Land Registry drops ‘top 50 name and shame’ plan

Land Registry: Requisition counts to be published

The Land Registry has dropped plans to publish a chart of the top 50 law firms it deals with, ranked by the number of incomplete or erroneous applications they make.

It is, however, pressing ahead with publishing raw data for a larger cohort of 500 firms. This will happen by the end of this month.

In December 2017, the Land Registry’s five-year business strategy said it would look at publishing “our comparative conveyancer data to provide the end consumer with a real picture of how well their conveyancer is performing, and to enable firms to track their relative performance”.

Shortly after, it said the plan was to publish a downloadable CSV file naming the 500 customers that sent the highest volume of applications and show the percentage of the applications which needed further work before they could be processed.

This would be accompanied by a chart tracking this data for the top 50 customers by volume of applications.

However, the Land Registry is not now going ahead with the latter. A spokesman told Legal Futures: “This initial proposal was refined after a host of stakeholder engagements and consultations across the legal and conveyancing sectors showed the ‘top 50 chart’ was not necessary.”

The registry said last week that it sent out more than 3,000 requisitions a day – a figure it put at 5,000 when the proposal was first mooted.

The data for the period April 2018 to December 2018 will contain customer names arranged alphabetically; the number of applications received from each customer and completed by the Land Registry, broken down by application types (register updates, first registrations, new leases and transfers of part); and the number of requisitions raised on them.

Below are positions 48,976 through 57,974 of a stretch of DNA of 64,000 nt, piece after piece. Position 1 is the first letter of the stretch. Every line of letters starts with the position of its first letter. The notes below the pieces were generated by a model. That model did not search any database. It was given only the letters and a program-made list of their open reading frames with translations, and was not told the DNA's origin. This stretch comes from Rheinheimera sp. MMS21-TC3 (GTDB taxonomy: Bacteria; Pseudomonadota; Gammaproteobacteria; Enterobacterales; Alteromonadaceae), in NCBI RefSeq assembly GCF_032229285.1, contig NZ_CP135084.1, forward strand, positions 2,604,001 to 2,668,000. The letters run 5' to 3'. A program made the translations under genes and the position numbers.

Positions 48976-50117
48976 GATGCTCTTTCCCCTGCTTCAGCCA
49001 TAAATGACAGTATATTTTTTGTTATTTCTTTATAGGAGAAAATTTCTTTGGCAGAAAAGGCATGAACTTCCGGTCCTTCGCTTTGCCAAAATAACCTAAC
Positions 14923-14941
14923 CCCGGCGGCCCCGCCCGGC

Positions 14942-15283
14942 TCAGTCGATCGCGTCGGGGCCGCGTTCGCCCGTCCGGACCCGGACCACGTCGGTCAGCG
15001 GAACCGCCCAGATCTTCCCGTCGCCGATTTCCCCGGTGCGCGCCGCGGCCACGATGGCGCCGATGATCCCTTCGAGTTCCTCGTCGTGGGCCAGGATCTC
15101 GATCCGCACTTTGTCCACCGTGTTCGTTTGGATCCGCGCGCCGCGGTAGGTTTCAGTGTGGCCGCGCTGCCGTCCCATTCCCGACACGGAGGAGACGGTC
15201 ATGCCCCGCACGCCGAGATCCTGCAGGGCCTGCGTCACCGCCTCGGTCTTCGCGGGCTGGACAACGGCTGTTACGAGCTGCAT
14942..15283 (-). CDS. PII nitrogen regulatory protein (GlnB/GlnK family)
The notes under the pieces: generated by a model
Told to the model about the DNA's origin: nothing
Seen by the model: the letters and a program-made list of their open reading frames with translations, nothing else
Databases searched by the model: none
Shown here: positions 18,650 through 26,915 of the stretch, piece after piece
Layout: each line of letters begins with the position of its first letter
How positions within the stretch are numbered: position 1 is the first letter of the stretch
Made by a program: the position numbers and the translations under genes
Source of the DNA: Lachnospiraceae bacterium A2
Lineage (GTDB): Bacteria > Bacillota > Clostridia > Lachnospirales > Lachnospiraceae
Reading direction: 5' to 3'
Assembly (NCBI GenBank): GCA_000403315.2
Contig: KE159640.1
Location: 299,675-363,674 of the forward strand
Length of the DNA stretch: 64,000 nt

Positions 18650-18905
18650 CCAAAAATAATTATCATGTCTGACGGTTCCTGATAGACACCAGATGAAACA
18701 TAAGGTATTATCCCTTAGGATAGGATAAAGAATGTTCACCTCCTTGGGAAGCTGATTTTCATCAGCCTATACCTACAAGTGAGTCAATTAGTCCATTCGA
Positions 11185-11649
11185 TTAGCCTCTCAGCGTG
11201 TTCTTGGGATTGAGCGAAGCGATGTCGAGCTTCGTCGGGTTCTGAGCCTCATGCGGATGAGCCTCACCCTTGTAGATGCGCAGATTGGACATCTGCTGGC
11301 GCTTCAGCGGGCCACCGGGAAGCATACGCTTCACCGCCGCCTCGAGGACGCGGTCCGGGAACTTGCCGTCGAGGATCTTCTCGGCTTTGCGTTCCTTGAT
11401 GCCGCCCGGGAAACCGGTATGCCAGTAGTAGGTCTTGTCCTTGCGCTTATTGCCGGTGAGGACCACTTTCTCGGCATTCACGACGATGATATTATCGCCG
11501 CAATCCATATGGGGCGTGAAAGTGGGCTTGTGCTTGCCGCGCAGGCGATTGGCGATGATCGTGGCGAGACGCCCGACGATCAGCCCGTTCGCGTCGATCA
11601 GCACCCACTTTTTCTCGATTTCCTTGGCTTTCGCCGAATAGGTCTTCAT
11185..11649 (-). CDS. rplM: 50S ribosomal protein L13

The data from January 2019 to March 2019 will be published next month and then quarterly thereafter. The spokesman said: “The release of this data supports our ambition to become the world’s leading land registry for speed, simplicity and an open approach to data, and fulfils our business strategy target.

“It also supports the government’s Industrial Strategy, enabling closer alignment with the Competition and Markets Authority’s recommendation for greater transparency in the legal sector.

“We will continue to work with our customers to improve application quality, making the whole registration process faster and cheaper.”

Leave a Comment

By clicking Submit you consent to Legal Futures storing your personal data and confirm you have read our Privacy Policy and section 5 of our Terms & Conditions which deals with user-generated content. All comments will be moderated before posting.

Required fields are marked *
Email address will not be published.

This site uses Akismet to reduce spam. Learn how your comment data is processed.


The hot graphic design trends in the legal sector

As we recover from an unprecedented 19 months within our sector, marketing teams and clerks’ rooms are keener than ever to try out something new in the promotion of their businesses.

What challenges will the Bar face in the next five years?

As we look towards the end of 2021 and at how the Bar has adapted to the harsh realities of the pandemic, the question beckons as to what the future holds.

The rise of cyber-criminal threat for law firms since Covid-19

The global coronavirus pandemic, and the rise in people working from home, has unfortunately provoked a growth in cyber-crime. The UK government estimates that the cost of cyber-crime is £27bn per annum.

Loading animation